Vintage V-2 Rocket Engine Combustion Chamber Photos
I've scanned a number of vintage V-2 rocket engine combustion chamber photos. The V-2 was known during development as the A-4 (or A4), for "Aggregat 4", German for a group of machines, devices, or motors working together.
The first photo's caption states that it's an "R&D" combustion chamber, even though this is the type of engine which was in the final V-2 missile. Although the text of the document from which I scanned this photo does not elaborate, I know that the German rocket team was working on a flat-faced injector to replace the 18 burner cup design, but they failed to develop a stable configuration prior to the design freeze imposed on them by those in charge of actually producing the missile. Thus, in a sense this configuration is an "R&D" combustion chamber.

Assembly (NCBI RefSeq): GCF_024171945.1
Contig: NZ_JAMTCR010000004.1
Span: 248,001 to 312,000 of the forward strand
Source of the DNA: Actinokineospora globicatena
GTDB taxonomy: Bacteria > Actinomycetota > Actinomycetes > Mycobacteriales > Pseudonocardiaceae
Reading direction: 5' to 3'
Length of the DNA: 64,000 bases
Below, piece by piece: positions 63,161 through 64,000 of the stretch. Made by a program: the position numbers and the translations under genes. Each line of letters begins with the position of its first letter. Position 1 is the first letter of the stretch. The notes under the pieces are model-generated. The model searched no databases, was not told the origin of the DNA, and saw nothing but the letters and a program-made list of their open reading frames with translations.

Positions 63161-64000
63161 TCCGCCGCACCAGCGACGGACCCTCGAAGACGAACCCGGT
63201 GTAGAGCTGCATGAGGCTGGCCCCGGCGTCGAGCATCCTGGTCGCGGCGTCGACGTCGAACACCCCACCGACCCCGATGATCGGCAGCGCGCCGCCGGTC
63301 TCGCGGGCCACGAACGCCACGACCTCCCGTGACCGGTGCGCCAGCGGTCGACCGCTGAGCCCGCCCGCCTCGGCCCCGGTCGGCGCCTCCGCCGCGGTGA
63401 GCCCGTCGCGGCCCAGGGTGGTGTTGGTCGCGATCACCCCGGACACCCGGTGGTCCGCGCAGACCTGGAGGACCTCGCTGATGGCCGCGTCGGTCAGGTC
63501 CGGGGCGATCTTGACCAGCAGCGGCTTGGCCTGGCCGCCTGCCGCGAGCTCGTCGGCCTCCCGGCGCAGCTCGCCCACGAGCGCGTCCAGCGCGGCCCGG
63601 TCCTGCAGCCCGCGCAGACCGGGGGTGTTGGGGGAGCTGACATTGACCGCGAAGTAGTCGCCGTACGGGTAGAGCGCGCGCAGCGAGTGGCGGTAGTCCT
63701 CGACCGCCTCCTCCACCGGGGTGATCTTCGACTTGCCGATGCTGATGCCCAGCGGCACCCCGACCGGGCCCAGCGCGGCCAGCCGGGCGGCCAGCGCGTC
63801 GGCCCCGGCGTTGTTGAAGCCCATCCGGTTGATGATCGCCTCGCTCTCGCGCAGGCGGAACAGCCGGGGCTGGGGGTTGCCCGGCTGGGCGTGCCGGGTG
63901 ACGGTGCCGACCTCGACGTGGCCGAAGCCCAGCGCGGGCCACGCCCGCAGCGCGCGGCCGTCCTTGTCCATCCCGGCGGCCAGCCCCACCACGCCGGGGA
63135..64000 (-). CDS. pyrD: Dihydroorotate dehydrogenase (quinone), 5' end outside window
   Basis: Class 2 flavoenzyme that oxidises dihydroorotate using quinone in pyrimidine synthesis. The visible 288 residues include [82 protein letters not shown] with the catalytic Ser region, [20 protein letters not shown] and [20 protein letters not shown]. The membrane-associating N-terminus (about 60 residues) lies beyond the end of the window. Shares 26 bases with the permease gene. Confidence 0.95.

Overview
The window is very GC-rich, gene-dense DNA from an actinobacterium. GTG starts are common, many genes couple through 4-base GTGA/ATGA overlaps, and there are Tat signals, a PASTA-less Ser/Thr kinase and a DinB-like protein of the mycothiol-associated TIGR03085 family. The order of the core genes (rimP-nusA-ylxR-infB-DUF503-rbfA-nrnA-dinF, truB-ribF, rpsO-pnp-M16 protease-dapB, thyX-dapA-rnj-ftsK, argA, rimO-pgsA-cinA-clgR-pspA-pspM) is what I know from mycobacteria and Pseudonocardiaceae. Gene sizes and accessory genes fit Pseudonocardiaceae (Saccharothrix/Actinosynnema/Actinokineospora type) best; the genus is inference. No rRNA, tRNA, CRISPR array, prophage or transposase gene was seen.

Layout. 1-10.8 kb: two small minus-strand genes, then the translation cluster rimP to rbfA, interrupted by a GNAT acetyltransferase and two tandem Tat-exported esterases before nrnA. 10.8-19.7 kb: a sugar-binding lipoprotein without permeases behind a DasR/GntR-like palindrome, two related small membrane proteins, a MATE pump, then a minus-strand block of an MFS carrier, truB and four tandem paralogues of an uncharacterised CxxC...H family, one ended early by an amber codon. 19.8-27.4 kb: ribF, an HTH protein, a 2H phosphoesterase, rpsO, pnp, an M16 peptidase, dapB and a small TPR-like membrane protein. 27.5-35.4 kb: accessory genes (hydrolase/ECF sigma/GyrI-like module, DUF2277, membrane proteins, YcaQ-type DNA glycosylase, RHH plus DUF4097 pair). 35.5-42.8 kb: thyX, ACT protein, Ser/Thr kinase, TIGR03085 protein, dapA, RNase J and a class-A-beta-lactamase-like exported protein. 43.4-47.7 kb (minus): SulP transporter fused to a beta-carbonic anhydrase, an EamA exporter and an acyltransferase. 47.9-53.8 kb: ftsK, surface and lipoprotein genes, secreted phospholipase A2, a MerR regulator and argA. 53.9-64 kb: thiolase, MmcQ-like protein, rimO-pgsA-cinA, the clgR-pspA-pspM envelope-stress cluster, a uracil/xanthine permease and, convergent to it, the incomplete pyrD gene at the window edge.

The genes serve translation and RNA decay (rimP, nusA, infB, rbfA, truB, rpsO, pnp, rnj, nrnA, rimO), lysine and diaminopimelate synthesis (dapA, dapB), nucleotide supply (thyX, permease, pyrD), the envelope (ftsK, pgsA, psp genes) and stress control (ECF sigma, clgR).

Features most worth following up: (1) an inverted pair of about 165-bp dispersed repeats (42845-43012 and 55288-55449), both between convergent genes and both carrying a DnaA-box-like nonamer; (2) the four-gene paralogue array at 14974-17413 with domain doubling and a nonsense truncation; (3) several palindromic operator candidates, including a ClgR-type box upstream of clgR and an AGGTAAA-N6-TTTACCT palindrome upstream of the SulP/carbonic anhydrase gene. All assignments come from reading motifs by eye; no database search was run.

And here's a photo I'd not seen before. As with the photo above, the accompanying text fails to elaborate on the caption, which calls this a "production" combustion chamber. My initial guess was that this was one of the engines the rocket team was testing with a flat-faced injector; years later, I found a copy of this photo in the USSRC archives, on the back of which someone had written "Advanced rocket engine of A4 (V-2) [Single injector plate - did not fly - 1944]".
Obvious improvements include the lack of burner cups and a single (or perhaps two, if one is located 180° around the manifold) alcohol inlet near the exit plane. The shape of the bottom portion of the combustion chamber is very similar to the one above, and it retains the film-cooling manifolds and the four film cooling pipes to supply the manifolds. However, the shape of the upper portion of the combustion chamber differs a good deal, presumably because it was not necessary to accommodate all those burner cups.